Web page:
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How to Make Your Employees Feel Heard?

08 February 2023

A key part of running a successful business is giving your staff a say in how things are done. After all, their day-to-day experiences at work might provide a unique viewpoint on how to improve your firm's procedures.

As a result, higher retention rates are achieved when employees feel their voices have been heard. Read on to know how to make your employees feel heard.

How to Make Your Employees Feel Heard?



Have an Open-Door Policy

Regardless of their position, every employee at a company deserves the right to communicate with their coworkers freely.

You may promote this by establishing an open-door policy in which everyone is free to come to you with comments on company procedures or contribute innovative ideas.

The mere announcement of an open-door policy may not be enough to entice new hires, who may be too intimidated to come in for a visit.

Even if you don't think their ideas are in the company's best interest, you should thank them for their time. Let your employee know why you're not going to implement their idea so they may utilize it as a learning experience.

Take Charge of Your Own Life

The first step is to listen. However, you have to do something too. There's no need to act on every recommendation or worry your team raises, but you should always consider their input carefully.

Make sure to act on employee recommendations and complaints if you find them worthy of consideration. It would be best to put your employees' ideas into action through a strategy.

Technology may help by delivering targeted actions in bite-sized chunks regarding employee and management engagement.

They will know that you care about their suggestions and concerns when they see that you are willing to implement them.



Respond to Nonverbal Cues

Some team members are prone to suppressing their emotions to remain focused on the task and avoid creating a scene.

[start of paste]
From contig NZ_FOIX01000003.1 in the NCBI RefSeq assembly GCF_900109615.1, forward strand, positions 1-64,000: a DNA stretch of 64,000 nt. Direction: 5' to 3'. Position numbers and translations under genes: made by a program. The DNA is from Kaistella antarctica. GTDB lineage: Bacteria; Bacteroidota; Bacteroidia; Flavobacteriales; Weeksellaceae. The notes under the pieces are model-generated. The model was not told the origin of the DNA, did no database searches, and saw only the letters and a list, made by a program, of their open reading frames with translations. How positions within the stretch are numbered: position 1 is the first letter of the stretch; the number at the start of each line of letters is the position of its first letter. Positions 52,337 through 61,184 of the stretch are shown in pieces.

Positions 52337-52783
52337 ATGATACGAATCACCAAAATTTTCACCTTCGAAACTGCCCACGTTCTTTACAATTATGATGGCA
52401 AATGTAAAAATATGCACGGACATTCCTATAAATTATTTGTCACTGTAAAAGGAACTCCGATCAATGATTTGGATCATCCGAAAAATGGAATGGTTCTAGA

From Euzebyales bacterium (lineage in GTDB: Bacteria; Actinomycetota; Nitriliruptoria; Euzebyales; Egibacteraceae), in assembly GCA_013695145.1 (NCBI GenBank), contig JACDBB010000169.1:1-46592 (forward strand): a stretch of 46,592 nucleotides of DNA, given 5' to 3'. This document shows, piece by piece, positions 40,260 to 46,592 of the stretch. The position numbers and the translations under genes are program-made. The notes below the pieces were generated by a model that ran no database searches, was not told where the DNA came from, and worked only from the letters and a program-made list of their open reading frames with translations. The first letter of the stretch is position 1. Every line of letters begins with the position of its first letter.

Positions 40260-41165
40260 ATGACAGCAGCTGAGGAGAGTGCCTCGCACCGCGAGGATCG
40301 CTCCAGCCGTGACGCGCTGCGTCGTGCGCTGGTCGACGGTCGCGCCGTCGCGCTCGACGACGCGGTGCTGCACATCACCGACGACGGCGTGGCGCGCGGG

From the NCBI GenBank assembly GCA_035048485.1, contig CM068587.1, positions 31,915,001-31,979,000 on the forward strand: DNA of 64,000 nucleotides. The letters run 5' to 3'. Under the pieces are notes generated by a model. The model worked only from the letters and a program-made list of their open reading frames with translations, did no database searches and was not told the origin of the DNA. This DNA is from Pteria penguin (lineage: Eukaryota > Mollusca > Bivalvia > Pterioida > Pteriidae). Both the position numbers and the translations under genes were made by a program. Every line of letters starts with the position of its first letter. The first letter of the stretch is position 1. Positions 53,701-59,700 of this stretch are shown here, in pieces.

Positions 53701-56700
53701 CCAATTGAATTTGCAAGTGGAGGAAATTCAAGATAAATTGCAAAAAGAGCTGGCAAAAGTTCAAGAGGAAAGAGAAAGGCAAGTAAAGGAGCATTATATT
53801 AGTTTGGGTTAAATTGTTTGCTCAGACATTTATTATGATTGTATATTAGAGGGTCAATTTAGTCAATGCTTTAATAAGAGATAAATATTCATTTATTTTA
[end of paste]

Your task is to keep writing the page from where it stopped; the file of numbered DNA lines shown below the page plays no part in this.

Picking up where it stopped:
On the other hand, this employee may be the one who, seemingly out of nowhere, hands in his notice of termination. As a leader, you should be able to read social indicators and verbal ones.

Is there ever an opportunity to look at the workplace culture from a different perspective, such as when a usually outgoing employee suddenly becomes unusually reserved?

Is the constant chatter about politics or the latest headlines causing you to lose focus? Is a vital member of the team underappreciated when they do well yet criticized when they make a minor error in judgment?

The difference between low retention and employee loyalty may be as simple as asking your staff how they feel about their work environment regularly.

Internal Interviews

Taking a step back and rethinking one's inclinations may be in order if a company is always searching outside itself for the next great contender to assist catapult it to the next level.

If you're looking for a way to boost morale in the workplace, an internal candidate may be the answer. As a team player, you must demonstrate to your employee that you share their commitment to the cause.

In certain cases, bringing in new talent from outside is required and appreciated by everybody, but in others, not hiring from inside might dismiss the effort your workers and internal leaders have invested in the firm.

Always watch how the rest of the team will receive your recruit.



Put a Stop to the Negativity

The internet landscape has made it so simple for individuals to share their ideas, whether genuine or not, that no one wants to receive a complaint or a poor review.

You should confront negativity straight on. Do not ignore or allow problems to fester. Smoke always indicates the presence of fire.

As leaders, we are responsible for creating an atmosphere where people are pleased and do not want to leave or go unhappily.

Even if it's a struggle, your team will be happier and more productive if you focus on employee values, engagement, empowerment, and strategies to establish a good culture.

Maximize Attendance at Meetings by Getting Everyone to Speak Up

We've all been in meetings when the people with the loudest voices took over. Some people are afraid to speak out in groups, even if they have something to contribute.

Encourage everyone to speak out to make the exchange of ideas easier. You don't have to put someone on the spot by putting them under pressure to respond.



Following Up Is Essential

Listening is a continuous process, not a one-time event. Your attempts to show your employees that you are listening to them will go to waste if you don't follow up on the feedback you've received.

Thank your employees for their honesty, and let them know if any action is being taken. Use communication channels such as the corporate newsletter to discuss survey findings and follow-up action with your staff.